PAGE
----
During the last twenty years of his life, Orlande de Lassus was the most celebrated composer in Europe. From the time that he took up the duties of maestro di cappella in the Court of the Duke of Bavaria at Munich, he began to be called ‘prince of musicians’ and ‘the divine Olrande’. The pieces selected for this recording represent Lassus’ treatment of the theme of dealth during the mature period. The first group considered the death of Christ: second, the death of a christian.
Lassus: Lamentationes Jeremiae Prophetae
What people are saying
directed: Stephen Cleobury
Release date:1st Apr 2006
|BBC Music Magazine, June 2006
Most of these works date from the 1580s. They were written when Lassus was at the court in Munich and are magnificnet, mature masterpieces. The Lamentations are his set for five voices, but we only get the Maundy Thursday group here, not the complete run through to Holy Saturday. Also the four-voiced Requiem Mass is on a smaller scale than is other settings, but no less profound for that. The two motets ‘In monte Olivete’ and ‘Vide homo’ are a great bonus, and were widely admired in the 16th century (and later).
The Collegium Regale is a choir of 14 male singers from King’s College Cambridge. In the Lamentations Stephen Cleobury forces an almost organ-like effect from them – a strong, relentlessly sustained sound, with plenty of swell but not much inflection and not much real sense of lamentation. The Requiem Mass is altogether different. There is still the full sound at climaxes (in the Sanctus, for example), but the Introit is given a quietly magical ending and, in the verse of the Gradual (‘Virga tua’), we are treated to a sparkling display of virtuosic but balanced singing. The recording ends with ‘Vide homo’, a work Lassus composed just three weeks before his death; its reflective tones finally manage to evoke some inward quality from the choir. Having said all that, there are very few recordings of these pieces, and so we must be grateful for these clear, musical performances sustained by some rock solid singing.
The Sunday Times, 14th May 2006 ***
Collegium Regale is, simply, the Choir of King’s College, Cambridge, minus the boys. Here, under Cleobury’s direction, their luxuriant blend of voices is lavished on two large-scale works by Lassus, enveloping the listener in an indulgent cocoon of sound (and who cares if it is authentic or not?).
The five-part Lamentations of Jeremiah for Maundy Thursday (1585) preceeds with dignified restraint. The Requiem, notable for its succinct, clean outlines and compositional freedom, is given a properly sober, intimate reading, though perhaps it is too closely miked. Two great motets, the six-voice In monte Oliveti and the moving, seven-voice Vide homo, and the plainsong tract Absolve Domine complete an alluring disc.
The Times, 8 – 14th April 2006 *****
It is traditional to perform the Lamentations of Jeremiah the Prophet during Holy Week. Here, Collegium Regale, or King’s College Cambridge minus the trebles, sings the version by Roland de Lassus in exquisitely indulgent slow moving five-part counterpoint, milking delicious penitence from every line. No sinner could ignore the culminating solemn call to repent : “Jerusalem convertere ad Dominum.” It is incredible to think that these mature vocalists are mere students who must be recycled every three years. The mystery of the choir achieves its gorgeous blend with such transitory, albeit overlapping, personnel.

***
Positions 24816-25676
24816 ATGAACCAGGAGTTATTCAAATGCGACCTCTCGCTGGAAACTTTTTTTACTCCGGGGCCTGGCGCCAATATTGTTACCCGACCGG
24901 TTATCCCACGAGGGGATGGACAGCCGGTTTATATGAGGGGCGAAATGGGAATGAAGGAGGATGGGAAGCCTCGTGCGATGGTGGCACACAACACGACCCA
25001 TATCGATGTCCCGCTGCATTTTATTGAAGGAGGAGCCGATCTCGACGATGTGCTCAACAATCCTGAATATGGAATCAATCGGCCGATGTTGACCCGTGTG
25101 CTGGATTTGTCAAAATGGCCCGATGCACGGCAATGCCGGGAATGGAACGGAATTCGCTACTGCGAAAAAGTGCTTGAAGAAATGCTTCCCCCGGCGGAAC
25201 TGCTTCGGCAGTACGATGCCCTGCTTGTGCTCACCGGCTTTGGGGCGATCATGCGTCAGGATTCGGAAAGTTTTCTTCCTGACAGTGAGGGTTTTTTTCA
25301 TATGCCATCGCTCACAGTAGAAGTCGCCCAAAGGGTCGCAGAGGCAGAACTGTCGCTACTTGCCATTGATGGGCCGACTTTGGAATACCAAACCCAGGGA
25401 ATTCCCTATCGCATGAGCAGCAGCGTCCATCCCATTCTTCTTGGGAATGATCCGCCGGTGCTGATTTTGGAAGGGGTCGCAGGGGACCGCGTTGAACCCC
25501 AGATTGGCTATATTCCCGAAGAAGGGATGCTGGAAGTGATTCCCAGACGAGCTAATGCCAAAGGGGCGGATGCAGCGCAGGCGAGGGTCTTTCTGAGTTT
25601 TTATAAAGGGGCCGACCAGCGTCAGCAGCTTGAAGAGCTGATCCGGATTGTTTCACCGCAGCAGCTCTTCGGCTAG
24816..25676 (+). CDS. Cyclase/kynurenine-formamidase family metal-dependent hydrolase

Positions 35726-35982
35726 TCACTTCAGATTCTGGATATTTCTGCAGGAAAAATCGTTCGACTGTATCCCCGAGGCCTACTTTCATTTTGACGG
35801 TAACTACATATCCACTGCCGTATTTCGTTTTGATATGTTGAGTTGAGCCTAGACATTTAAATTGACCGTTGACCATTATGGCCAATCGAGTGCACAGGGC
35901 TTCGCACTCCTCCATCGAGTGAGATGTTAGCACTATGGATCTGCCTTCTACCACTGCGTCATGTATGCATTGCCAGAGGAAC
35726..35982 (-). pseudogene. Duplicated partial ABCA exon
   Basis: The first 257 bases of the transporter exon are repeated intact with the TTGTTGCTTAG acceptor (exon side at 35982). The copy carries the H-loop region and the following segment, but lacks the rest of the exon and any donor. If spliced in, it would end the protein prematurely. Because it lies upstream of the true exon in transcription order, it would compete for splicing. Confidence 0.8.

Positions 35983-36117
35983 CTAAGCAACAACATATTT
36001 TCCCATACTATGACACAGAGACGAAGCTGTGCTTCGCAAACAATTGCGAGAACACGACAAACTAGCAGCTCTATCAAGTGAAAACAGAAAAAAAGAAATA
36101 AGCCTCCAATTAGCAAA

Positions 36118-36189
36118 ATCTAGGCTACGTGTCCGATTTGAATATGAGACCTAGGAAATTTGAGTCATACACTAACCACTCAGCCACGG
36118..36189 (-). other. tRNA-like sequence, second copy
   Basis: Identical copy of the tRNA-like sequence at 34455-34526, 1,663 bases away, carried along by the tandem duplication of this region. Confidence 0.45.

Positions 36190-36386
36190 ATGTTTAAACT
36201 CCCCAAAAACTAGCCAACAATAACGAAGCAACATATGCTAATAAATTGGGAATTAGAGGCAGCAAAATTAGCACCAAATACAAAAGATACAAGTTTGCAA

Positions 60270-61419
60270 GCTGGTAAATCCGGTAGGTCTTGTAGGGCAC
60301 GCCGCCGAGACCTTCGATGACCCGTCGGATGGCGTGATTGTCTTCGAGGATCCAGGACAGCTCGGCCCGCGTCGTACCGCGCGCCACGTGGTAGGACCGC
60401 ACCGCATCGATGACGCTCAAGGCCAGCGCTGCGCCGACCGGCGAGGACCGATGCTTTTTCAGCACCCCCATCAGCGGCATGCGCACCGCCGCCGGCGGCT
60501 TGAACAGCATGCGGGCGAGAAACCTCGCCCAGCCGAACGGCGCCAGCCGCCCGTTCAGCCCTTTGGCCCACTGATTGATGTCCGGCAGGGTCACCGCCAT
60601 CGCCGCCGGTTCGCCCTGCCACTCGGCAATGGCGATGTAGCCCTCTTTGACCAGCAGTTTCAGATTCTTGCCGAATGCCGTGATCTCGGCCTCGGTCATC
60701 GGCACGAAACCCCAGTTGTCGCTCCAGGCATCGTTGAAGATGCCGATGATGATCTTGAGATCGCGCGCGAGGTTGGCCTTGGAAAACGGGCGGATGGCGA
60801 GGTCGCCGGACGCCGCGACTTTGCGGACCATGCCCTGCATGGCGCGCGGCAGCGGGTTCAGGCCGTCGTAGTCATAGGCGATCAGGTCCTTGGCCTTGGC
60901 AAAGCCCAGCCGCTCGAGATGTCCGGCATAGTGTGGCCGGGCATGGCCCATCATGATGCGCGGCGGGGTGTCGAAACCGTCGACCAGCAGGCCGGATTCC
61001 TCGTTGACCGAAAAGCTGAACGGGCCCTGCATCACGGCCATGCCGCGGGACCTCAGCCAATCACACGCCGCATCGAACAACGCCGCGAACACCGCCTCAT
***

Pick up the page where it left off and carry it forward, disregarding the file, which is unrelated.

|The Daily Telegraph, 15th April 2006
It is a particular pleasure – and one that is a great deal rarer than it ought to be – to listen to a recording of Renaissance vocal music where the words are so clearly enunciated that there is never the slightest doubt as to what is being sung at any given moment. The pleasure is all the greater when, as with Lassus’s setting of the Lamentations for Maundy Thursday, the composer is responding to a highly emotive text with word-painting of the greatest subtlety, where much of the expressive effect depends on the precise placing of a pianissimo that dwindles to nothing, or a sudden violently agitated climax.
Collegium Regale’s meticulously disciplined singing ensures that these subtleties make their fullest impact in a performance that reflects this deceptively simple music’s fluctuating emotions, from the sense of emptiness and horror at the contemplation of the desolate city to brief moments of irrepressible anger. Their dark, rich sound enables the group to bring a similar intensity to Lassus’s last work, the motet Vide homo, which overflows with anguish.
- Lamentatio Prima – Lamentationes Jeremi? Prophet? (5vv, 1585) – Primi Diei (Thursday in Holy Week) – [8.37]
- Lamentatio Secunda – Lamentationes Jeremi? Prophet? (5vv, 1585) – Primi Diei (Thursday in Holy Week) – [8.37]
- Lamentatio Tertia – Lamentationes Jeremi? Prophet? (5vv, 1585) – Primi Diei (Thursday in Holy Week) – [8.52]
- Motet: In monte Oliveti (6vv, 1568) – Lamentationes Jeremi? Prophet? (5vv, 1585) – Primi Diei (Thursday in Holy Week) – [4.10]
- Tract: Absolve, Domine (Mode VIII) – Lamentationes Jeremi? Prophet? (5vv, 1585) – Primi Diei (Thursday in Holy Week) – [3.00]
- Introitus: Requiem ?ternam – Requiem – Missa pro defunctis (4vv, 1578) – [6.29]
- Kyrie eleison – Requiem – Missa pro defunctis (4vv, 1578) – [3.35]
- Graduale: Si ambulem – Requiem – Missa pro defunctis (4vv, 1578) – [5.30]
- Offertorium: Domine Jesu Christe – Requiem – Missa pro defunctis (4vv, 1578) – [6.20]
- Sanctus – Requiem – Missa pro defunctis (4vv, 1578) – [4.40]
- Agnus Dei – Requiem – Missa pro defunctis (4vv, 1578) – [3.19]
- Communio: Lux ?terna – Requiem – Missa pro defunctis (4vv, 1578) – [3.34]
- Motet: Vide homo (7vv, 1594) – Requiem – Missa pro defunctis (4vv, 1578) – [3.21]